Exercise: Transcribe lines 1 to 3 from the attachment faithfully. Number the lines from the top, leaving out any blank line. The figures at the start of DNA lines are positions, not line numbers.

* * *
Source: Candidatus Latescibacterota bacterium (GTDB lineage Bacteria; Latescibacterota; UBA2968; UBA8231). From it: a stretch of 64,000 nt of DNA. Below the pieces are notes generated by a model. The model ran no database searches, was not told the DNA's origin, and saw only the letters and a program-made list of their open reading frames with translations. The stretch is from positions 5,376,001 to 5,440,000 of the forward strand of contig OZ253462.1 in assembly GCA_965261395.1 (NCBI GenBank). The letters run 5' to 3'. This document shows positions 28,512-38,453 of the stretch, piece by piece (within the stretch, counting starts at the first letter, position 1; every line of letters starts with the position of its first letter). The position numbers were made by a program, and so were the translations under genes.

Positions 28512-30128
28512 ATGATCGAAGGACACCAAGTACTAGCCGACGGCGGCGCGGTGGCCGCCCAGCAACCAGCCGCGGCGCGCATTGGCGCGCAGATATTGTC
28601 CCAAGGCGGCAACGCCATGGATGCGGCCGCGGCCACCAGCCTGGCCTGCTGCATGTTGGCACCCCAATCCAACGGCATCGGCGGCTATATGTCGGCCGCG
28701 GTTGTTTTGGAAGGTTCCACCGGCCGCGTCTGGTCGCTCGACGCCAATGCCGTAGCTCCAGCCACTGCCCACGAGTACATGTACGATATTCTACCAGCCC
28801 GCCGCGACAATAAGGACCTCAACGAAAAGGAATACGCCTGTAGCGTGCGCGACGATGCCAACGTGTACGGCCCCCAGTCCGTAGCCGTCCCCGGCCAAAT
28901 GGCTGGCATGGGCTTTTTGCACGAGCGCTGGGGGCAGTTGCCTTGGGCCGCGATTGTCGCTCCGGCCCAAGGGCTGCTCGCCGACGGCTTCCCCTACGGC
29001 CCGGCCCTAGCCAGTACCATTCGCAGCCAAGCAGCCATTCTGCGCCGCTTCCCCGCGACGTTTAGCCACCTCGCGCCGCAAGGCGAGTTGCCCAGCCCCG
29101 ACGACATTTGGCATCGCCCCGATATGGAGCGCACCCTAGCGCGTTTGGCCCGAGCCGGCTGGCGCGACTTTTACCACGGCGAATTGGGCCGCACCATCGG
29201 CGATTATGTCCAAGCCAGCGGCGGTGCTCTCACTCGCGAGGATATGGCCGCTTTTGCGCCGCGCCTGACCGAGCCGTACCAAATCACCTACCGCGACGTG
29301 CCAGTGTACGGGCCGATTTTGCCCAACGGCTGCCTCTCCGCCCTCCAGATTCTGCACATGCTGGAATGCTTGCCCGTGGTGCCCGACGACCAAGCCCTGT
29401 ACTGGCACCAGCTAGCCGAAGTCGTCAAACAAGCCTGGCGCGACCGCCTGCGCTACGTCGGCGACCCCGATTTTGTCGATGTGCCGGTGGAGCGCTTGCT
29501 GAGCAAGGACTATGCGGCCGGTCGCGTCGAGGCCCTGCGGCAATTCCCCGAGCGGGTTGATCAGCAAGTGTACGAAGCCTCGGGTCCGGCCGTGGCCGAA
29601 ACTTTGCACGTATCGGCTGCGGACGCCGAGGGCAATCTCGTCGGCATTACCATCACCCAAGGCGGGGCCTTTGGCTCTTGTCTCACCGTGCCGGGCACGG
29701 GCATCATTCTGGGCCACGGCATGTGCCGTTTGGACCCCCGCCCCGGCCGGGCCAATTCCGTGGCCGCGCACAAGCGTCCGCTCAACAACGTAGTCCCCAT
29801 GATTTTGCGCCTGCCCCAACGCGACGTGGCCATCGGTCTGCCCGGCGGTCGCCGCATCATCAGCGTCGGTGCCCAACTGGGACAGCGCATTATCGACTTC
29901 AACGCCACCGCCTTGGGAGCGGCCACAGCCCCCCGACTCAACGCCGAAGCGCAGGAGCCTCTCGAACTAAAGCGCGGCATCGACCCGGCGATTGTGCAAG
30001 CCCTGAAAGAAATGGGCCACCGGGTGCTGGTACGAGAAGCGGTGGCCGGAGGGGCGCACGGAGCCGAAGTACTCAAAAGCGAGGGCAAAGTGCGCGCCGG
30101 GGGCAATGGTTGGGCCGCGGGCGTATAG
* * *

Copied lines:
Source: Candidatus Latescibacterota bacterium (GTDB lineage Bacteria; Latescibacterota; UBA2968; UBA8231). From it: a stretch of 64,000 nt of DNA. Below the pieces are notes generated by a model. The model ran no database searches, was not told the DNA's origin, and saw only the letters and a program-made list of their open reading frames with translations. The stretch is from positions 5,376,001 to 5,440,000 of the forward strand of contig OZ253462.1 in assembly GCA_965261395.1 (NCBI GenBank). The letters run 5' to 3'. This document shows positions 28,512-38,453 of the stretch, piece by piece (within the stretch, counting starts at the first letter, position 1; every line of letters starts with the position of its first letter). The position numbers were made by a program, and so were the translations under genes.

Positions 28512-30128
28512 ATGATCGAAGGACACCAAGTACTAGCCGACGGCGGCGCGGTGGCCGCCCAGCAACCAGCCGCGGCGCGCATTGGCGCGCAGATATTGTC